In the midfield and attack, few observers would say the team’s starters show more chemistry than its youngsters. It makes sense too – the kids have been playing together for many years more than their elders. That they continue to turn up, find space, and knock in audacious goals suggest they deserve a little more than the odd substitute minutes they’ve received.

There is still a lot of soccer left though, and the Union remain a difficult out. That doesn’t mean there isn’t plenty of room for improvement, because there is.


  1. Mistakes lead to goals.
    That is a fact across all of soccer.
    But for all of the people calling for Glesnes’ or Mbaizo’s head, Union have allowed the 5th lowest goals (20) in MLS right now.
    Sure, a lot of that is Blake standing on his head and working towards an MLS KotY Award repeat. He was a huge part of our Supporters’ Shield success, but overall, I think our D is holding strong. That is not where our problems lie.
    Our press seems to be generating the same numbers (if not the final outcome) as last year – we press at the same rate, recoveries are similar, etc.
    So do we really just miss Aaronson that much? Yup. Flach is a defensive engine that doesn’t seem to stop, but his offensive production is fairly minimal – 2 assists, 9 shots, only two on goal. Gazdag similarly is not contributing enough towards goal. To his credit he has 3 assists and a PK in 700 min, and has one of the higher rate of shots per game. But, isn’t producing at BA rates, and isn’t fully in tune with the striker corps yet.
    We need our offense to start clicking.
    That said, we’re in the midst of a mid-summer swoon which we can recover from to start building towards playoffs. But we need to start seeing our offense hitting on all cylinders… and soon.

    • Agree strongly with your first point, as I’ve written before. The defense is doing what it needs to do.
      I think missing Aaronson is a part of the attacking issue, but only a part. The Union were a lethal counter-attacking team last year, and his absence is noticeable in transition. That’s the pressing piece you mention.
      But it also feels like the Union are getting fewer transition opportunities than they did last year, and that has more to do with the way opponents are playing them. More teams are inviting the Union to keep the ball, clogging the middle of the pitch, and allowing the Union to take low-danger options — long balls to no one or endless recirculating to the wings.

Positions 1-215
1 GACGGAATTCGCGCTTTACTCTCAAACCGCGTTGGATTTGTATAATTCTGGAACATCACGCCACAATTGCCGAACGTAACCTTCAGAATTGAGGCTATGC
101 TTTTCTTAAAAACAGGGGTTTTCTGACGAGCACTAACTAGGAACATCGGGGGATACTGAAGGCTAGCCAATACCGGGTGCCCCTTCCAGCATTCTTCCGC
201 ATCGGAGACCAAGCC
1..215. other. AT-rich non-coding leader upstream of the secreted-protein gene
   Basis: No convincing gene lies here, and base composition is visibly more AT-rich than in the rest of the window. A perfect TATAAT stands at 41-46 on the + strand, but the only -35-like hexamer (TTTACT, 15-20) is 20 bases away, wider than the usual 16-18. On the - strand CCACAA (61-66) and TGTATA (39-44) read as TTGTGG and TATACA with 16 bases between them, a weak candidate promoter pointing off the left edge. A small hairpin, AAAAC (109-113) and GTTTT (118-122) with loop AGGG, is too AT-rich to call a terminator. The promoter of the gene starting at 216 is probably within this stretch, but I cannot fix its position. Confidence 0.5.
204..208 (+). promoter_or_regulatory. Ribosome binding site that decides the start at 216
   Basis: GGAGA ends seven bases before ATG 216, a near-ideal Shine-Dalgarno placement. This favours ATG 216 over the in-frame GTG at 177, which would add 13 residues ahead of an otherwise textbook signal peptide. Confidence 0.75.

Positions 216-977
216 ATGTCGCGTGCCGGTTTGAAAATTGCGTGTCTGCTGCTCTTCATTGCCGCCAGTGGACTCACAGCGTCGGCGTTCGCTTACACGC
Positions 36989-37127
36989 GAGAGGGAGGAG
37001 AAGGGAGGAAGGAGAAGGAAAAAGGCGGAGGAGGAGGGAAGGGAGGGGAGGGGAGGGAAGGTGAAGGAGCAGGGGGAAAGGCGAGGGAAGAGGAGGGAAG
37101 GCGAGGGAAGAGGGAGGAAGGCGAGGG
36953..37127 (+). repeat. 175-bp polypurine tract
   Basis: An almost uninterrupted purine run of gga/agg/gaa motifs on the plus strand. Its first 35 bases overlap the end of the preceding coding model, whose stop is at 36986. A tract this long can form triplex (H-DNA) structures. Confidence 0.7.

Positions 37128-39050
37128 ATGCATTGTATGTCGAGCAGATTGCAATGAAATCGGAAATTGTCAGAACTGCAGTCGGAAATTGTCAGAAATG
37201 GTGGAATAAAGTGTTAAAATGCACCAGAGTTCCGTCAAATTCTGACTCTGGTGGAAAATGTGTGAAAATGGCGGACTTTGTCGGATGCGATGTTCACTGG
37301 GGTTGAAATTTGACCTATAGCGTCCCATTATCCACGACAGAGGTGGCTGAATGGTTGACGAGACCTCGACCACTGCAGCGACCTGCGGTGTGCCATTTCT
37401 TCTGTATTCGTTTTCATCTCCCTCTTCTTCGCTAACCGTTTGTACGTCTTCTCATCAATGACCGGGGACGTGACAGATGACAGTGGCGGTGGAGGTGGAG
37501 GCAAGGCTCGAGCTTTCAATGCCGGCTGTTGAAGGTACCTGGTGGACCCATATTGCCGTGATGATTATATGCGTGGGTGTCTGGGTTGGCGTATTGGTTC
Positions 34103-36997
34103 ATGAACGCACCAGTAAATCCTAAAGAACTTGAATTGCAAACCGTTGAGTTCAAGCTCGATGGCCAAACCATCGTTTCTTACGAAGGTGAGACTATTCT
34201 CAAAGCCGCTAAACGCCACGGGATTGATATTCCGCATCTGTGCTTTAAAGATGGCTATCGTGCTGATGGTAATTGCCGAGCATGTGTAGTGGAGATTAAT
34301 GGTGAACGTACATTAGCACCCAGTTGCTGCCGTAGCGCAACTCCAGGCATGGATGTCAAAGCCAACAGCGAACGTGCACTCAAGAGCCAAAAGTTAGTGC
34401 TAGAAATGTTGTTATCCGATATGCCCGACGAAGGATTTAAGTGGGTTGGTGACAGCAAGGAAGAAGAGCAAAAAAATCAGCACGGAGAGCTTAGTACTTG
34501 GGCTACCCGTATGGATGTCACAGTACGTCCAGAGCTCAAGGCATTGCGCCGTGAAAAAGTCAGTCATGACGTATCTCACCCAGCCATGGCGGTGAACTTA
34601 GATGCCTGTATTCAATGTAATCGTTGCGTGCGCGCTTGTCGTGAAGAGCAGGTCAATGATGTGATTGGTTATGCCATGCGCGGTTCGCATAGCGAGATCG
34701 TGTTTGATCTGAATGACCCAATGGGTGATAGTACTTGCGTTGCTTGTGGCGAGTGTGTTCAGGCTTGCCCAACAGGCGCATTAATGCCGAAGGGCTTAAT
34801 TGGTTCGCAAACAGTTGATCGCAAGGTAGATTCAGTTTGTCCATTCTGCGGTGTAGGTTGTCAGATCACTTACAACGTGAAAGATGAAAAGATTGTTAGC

The question, then, is how to re-open the center of the pitch? That’s where Flach has to do more, and where Gazdag has to be much, much more influential.

      • Agree with all you points.
        Wonder if there isn’t another element with Aaronson departure – one that we are missing this year.
        How many times last year was it BA that forced the turnover, so had the ball at his feet and the opportunity to tear apart the transitioning defense with a killer pass?
        Gazdag is not only not pressing as hard as BA, but when the turnover is forced, how often is it Gazag doing it with the ball now at his feet for a killer pass?
        Flach creating a turnover is great, but he is not then going to cut apart a D with his pass, so the D has time to reset.

  2. One other significant goal allowed at home this season was the one against Atlanta in first half stoppage time in the CCL quarterfinals. If the Union come back and beat Club America next month, that goal could easily be the difference between the Union hosting the finals and having to go to Mexico midweek for the game (and this time they probably won’t be able to reschedule any MLS fixtures to enable them to travel).

  3. soccerdad720 says:

    I don’t pretend to know anything about tactics and number 10s vs #8s, etc. The game has gotten beyond my desire to understand the technicalities…I just love soccer and have all my long life. That said….On Saturday night….the moment the kids starting coming on, I thought, here we go…just what we need…’the audacity of youth’. I started calling out, ‘give it to the kid’. Yeah. I Love our team, yeah, they struggle a little this year to put it in the net, heck even on frame..I say, play the kids and ‘Let them try shit’.